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Demonstrators wear chains while holding a sit-in inside the Capitol building in opposition of House Bill 531 on March 8, 2021 in Atlanta, Georgia.

Demonstrators wear chains while holding a sit-in inside the Capitol building in opposition of House Bill 531 on March 8, 2021 in Atlanta, Georgia. (Photo: Megan Varner/Getty Images)

Activists Demand Georgia-Based Corporations Like Coca-Cola End Complicity in GOP Assault on Voting

"It is a dangerous thing for the business community to be silent."

Jake Johnson

Racial justice activists in Georgia this week intensified a pressure campaign aimed at forcing major corporations headquartered in the state's capital—from Coca-Cola to Home Depot to UPS—to end their complicity in the GOP's sweeping assault on voting rights and actively combat the draconian disenfranchisement efforts currently making their way through the legislature.

A coalition of civil rights groups—including Black Voters Matter, the New Georgia Project Action Fund, the Georgia NAACP, and other organizations—is urging is members and supporters to "contact CEOs, presidents, and headquarters of major Georgia-based corporations" and demand they cut off financial support to state Republican lawmakers and forcefully speak out against the voter suppression effort, as CNBC reported over the weekend.

"Black buying power contributes more than $106 billion to Georgia businesses every year—and the dollars we spend shouldn't go to politicians who are working to suppress our votes with racist legislation."
—Service Employees International Union

The groups have also placed advertisements in local newspapers and held protests at the World of Coca-Cola, the state Capitol building, and other Atlanta locations.

Given that many large Atlanta-based companies bankroll the Republican lawmakers behind the new voter suppression bills, activists are hoping that the threat of major financial consequences as well as massive public backlash will help stop the disenfranchisement push, which is part of a nationwide Republican assault on voting rights.

"We've got the power of organized people. They've got the power of organized money. And between us and them, we could put pressure on these legislators or, worst-case scenario, the governor to kill these bills," Black Voters Matter co-founder Cliff Albright told CNBC.

Service Employees International Union (SEIU) Workers United and Progress Georgia joined the fray on Monday, issuing a joint statement condemning major corporations for "spending months running public message campaigns claiming to support Georgians' freedom to vote, but then staying silent when GOP lawmakers—who have received tens of thousands of dollars in political contributions from these corporations—are leading this assault on Black, Latino, and [Asian American and Pacific Islander] voters."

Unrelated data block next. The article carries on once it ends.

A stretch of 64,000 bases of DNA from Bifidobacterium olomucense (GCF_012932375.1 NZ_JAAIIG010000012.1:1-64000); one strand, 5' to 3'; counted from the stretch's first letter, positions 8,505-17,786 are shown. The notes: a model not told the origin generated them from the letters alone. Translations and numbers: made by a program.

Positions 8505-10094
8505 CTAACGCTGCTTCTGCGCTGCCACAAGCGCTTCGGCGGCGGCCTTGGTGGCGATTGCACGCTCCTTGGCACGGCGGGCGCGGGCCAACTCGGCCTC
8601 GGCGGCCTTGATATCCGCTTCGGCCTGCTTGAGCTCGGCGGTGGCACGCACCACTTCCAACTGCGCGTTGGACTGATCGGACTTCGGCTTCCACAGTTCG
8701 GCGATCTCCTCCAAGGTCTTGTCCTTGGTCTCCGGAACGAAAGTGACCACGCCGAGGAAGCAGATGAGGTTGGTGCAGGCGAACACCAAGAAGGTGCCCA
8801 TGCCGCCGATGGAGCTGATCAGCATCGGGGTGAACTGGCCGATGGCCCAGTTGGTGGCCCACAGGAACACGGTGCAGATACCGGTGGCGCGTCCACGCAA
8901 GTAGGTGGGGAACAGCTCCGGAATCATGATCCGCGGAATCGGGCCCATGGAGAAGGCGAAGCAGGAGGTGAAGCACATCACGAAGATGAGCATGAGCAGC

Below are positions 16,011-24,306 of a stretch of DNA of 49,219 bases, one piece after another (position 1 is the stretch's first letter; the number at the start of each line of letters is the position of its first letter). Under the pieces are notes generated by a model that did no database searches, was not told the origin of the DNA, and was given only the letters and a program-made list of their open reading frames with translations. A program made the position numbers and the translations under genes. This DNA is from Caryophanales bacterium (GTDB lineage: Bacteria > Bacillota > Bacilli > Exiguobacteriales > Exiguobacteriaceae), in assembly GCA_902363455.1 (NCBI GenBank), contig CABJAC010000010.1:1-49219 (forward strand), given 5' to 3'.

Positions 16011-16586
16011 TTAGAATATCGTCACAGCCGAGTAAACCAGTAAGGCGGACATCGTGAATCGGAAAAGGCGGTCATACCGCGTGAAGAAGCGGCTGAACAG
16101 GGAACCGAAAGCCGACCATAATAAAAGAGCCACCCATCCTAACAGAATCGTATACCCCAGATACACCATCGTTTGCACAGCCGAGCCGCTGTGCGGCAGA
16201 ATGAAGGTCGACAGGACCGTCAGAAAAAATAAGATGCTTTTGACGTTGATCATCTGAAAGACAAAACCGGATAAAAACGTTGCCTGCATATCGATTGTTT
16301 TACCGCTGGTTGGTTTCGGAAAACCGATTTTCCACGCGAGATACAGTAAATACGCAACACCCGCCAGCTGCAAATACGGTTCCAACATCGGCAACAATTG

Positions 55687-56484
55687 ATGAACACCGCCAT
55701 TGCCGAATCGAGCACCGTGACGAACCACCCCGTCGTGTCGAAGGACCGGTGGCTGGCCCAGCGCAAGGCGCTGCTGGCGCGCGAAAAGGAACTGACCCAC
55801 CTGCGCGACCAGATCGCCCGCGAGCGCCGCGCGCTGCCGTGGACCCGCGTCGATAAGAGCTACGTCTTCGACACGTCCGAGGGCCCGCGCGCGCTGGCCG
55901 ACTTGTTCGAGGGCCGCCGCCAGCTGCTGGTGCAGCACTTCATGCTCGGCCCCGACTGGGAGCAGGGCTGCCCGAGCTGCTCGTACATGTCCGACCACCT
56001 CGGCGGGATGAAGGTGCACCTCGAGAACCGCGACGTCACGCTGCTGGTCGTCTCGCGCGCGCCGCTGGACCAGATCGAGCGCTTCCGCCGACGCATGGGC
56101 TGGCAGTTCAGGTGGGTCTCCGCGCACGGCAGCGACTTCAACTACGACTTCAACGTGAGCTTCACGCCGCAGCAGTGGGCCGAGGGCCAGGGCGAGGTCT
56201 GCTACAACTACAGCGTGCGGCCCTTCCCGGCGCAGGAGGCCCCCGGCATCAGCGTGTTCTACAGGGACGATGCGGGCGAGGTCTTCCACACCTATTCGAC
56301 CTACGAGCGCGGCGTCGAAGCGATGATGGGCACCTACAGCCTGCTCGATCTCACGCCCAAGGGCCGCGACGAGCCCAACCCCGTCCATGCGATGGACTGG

"Black buying power contributes more than $106 billion to Georgia businesses every year—and the dollars we spend shouldn't go to politicians who are working to suppress our votes with racist legislation," SEIU said on Twitter.

Apparently feeling the heat, Coca-Cola, Delta, and other corporate giants released mealy-mouthed statements this week calling ballot access a "foundational right" and vowing to "engage with state lawmakers"—but not taking any concrete positions on H.B. 531 or S.B. 241, bills that have been described as two of the most extreme attacks on the franchise since the Jim Crow era.

H.B. 531 passed the Georgia House on March 1 and S.B. 241 passed the Senate on March 8. If signed into law, the legislation would significantly roll back absentee voting, curtail weekend voting days, impose more strict voter ID requirements, limit the number of available ballot drop boxes, and more.

Republican Gov. Brian Kemp has not yet said whether he would sign the measures.

Judd Legum of the Popular Information newsletter reported earlier this month that since 2018, "Coca-Cola has donated $34,750 to the sponsors of both pieces of legislation to restrict voting."

"Coca-Cola is not alone," Legum noted. "Popular Information's investigation found that, since 2018, corporations have donated $7.4 million to the sponsors of the Georgia legislation to restrict voting rights. A significant portion of this money comes from prominent national corporations that publicly profess their support for voting rights."

As of this writing, Salesforce—a software corporation based in San Francisco—is the only major company that has spoken out against either of the two Republican bills.

"It is a dangerous thing for the business community to be silent," Stacey Abrams, the former Georgia Democratic gubernatorial candidate and founder of voting rights group Fair Fight Action, told The Guardian on Wednesday.

"We are obliged at this moment to call for all voices to be lifted up," said Abrams. "And for the alarm to ring not only through the communities that are threatened directly, but by those businesses that rely on the durability of our democracy."


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